It’s been a long wait since Bungie last gave Destiny players new content in the form of The Dark Below, but last week finally saw the launch of the latest expansion to the shooter – the House of Wolves. Its arrival has brought with it a whole heap of new content and gear, a level increase (from 32 to 34) and what many believe is a much needed overhaul to the upgrade and levelling system.
As with the former expansion, my first port of call was to work through the new story missions, in which you are tasked with hunting down rebel Fallen under the command of a captain named Skolas. It is clear almost instantly that more thought has gone into this than the story missions packaged with The Dark Below, and whilst its arguably more of the same repetitive Destiny content, its somehow more captivating, with a new spark of life ignited in the game.
With the story missions finished, guardians are then given a final quest to take on the hefty new strike, entitled The Shadow Thief. This takes place on the moon, where you will face off against a mercenary named Taniks. The strike, again, follows typical Destiny formula and sets guardians off on a chase through a sprawling sequence of rooms and corridors before obstructing the final boss fight with a formidable Walker tank. Bungie have done a great job at improving the pace and keeping momentum going by reducing the gruelling length of the final boss fight.
After working through the initial story content, I was desperate to jump into the all new arena mode – the Prison of Elders. This was perhaps the most exciting feature discussed for me in the pre-release reveals as it’s a mode that suits Destiny perfectly. In a game where players spend their time endlessly culling hordes of enemies of increasing difficulty, an arena mode feels perfectly at home. Players must survive waves of enemies, each with their own individual challenges across four rooms (one for each race featured in the game), before being pitted against an extremely powerful end boss. The mode itself is fantastically fun and has a great increasing intensity throughout. When played at higher levels, the lack of respawns forces you to work together and look after your teammates, all the while ensuring you don’t miss the carefully timed critical challenges.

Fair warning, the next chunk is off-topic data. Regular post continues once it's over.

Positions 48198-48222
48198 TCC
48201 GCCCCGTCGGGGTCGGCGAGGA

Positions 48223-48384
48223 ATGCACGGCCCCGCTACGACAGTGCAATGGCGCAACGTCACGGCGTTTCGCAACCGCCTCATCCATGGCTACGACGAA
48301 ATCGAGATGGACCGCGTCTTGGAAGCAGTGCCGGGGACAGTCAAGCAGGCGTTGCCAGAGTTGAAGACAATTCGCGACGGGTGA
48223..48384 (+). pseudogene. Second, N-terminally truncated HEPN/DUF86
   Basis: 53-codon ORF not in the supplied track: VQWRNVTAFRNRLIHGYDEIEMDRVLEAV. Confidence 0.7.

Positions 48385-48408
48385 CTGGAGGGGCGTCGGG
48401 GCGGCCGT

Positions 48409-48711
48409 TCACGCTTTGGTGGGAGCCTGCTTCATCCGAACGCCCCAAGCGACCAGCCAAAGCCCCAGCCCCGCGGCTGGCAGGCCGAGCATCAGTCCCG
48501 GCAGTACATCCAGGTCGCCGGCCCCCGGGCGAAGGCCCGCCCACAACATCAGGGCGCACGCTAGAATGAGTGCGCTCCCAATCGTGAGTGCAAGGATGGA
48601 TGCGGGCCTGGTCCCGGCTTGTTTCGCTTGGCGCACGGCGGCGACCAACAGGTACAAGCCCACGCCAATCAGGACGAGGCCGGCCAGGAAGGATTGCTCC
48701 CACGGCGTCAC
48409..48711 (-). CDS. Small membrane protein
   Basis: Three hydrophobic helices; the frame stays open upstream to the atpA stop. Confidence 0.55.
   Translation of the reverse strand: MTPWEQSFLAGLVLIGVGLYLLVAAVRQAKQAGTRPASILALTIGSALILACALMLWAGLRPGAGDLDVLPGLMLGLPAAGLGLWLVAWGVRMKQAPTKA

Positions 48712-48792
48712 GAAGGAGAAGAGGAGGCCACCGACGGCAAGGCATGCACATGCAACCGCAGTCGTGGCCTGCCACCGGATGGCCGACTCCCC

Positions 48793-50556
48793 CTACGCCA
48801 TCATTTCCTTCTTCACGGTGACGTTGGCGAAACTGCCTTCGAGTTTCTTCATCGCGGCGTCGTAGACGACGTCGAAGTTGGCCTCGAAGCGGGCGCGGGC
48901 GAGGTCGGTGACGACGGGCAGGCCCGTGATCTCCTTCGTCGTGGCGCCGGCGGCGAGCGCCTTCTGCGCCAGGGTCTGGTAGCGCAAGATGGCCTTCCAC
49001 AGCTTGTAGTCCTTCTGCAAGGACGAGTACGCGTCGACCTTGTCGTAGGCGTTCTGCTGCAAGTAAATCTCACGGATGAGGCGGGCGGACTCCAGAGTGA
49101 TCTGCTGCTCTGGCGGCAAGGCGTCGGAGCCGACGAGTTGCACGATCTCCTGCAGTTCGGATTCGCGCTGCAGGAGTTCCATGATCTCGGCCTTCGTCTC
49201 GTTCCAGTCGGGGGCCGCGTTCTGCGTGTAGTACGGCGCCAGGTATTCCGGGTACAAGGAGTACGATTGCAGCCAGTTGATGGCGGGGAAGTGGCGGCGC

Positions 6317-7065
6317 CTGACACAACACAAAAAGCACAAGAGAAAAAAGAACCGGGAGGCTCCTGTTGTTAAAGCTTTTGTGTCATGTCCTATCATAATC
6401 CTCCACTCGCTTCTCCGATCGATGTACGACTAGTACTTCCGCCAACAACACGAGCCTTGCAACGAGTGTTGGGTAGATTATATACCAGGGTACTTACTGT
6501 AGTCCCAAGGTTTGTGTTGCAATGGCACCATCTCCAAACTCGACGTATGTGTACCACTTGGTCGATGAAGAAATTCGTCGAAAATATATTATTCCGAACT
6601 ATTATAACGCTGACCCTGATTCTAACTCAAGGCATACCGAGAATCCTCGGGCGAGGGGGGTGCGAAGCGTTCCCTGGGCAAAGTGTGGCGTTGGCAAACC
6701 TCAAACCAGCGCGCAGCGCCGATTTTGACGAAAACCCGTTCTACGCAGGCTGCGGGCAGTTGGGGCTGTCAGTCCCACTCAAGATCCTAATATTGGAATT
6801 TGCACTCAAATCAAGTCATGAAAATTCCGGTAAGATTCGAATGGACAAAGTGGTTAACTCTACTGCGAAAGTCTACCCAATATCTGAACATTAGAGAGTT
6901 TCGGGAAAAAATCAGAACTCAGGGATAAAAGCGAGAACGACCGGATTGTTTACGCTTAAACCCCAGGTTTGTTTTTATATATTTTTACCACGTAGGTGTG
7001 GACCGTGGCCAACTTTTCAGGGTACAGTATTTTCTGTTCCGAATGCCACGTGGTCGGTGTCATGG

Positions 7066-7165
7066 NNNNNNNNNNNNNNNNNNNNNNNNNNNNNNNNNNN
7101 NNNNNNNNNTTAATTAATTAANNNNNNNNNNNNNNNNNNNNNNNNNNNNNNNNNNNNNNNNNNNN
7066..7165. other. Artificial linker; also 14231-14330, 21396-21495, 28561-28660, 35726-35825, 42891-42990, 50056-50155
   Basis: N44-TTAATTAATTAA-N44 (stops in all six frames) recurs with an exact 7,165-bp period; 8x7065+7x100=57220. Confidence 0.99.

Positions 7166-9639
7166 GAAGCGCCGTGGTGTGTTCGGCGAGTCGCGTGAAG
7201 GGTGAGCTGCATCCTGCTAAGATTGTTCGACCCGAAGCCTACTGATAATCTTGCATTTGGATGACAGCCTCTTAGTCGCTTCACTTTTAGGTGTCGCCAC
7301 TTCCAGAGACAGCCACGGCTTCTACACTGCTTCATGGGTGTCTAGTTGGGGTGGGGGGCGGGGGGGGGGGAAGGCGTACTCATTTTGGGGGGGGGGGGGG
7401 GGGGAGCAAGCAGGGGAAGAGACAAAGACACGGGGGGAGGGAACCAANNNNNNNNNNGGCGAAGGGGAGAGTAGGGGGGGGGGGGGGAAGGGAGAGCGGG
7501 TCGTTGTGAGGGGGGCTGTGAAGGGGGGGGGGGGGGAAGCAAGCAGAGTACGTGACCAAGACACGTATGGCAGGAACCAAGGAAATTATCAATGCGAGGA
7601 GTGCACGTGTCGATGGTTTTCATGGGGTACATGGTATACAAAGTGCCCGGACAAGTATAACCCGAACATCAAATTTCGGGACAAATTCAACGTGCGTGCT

Alongside the Prison of Elders, an all-new competitive PvP experience is opened up to players in the Trials of Osiris, which opens for several days at the end of each week. For Crucible lovers, this mode provides a more rewarding way of taking on other players in a format similar to Elimination mode. Many have criticised the Crucible for not offering as much to players in the way of much needed gear and materials, despite it being a large part of the game. The Trials feels like Bungie’s obvious way of addressing these naggings for those intent on focussing on PvP.